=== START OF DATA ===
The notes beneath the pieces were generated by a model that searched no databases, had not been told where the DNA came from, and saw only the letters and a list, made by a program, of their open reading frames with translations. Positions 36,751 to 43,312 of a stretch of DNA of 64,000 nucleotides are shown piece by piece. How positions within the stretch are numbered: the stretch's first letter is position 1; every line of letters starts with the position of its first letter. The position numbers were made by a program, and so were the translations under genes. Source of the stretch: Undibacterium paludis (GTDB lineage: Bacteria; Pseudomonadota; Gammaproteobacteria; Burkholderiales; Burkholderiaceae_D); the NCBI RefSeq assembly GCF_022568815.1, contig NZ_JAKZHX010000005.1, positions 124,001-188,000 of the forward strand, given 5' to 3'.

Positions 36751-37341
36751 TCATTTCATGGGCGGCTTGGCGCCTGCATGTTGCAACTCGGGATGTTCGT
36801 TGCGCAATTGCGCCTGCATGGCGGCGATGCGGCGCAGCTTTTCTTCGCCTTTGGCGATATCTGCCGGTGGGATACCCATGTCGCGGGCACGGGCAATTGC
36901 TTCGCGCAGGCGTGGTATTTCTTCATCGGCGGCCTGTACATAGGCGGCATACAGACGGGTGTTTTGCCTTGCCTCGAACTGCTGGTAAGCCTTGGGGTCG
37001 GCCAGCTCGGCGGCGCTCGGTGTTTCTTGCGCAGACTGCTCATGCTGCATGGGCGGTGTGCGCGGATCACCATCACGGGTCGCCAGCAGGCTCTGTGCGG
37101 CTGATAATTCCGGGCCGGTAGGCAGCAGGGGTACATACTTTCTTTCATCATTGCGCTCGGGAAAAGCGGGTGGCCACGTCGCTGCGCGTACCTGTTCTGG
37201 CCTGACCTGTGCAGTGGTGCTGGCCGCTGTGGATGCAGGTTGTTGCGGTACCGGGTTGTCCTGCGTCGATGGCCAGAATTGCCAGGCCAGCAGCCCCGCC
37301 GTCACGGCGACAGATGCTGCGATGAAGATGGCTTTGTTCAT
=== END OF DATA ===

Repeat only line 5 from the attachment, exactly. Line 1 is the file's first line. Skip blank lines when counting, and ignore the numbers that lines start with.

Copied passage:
36901 TTCGCGCAGGCGTGGTATTTCTTCATCGGCGGCCTGTACATAGGCGGCATACAGACGGGTGTTTTGCCTTGCCTCGAACTGCTGGTAAGCCTTGGGGTCG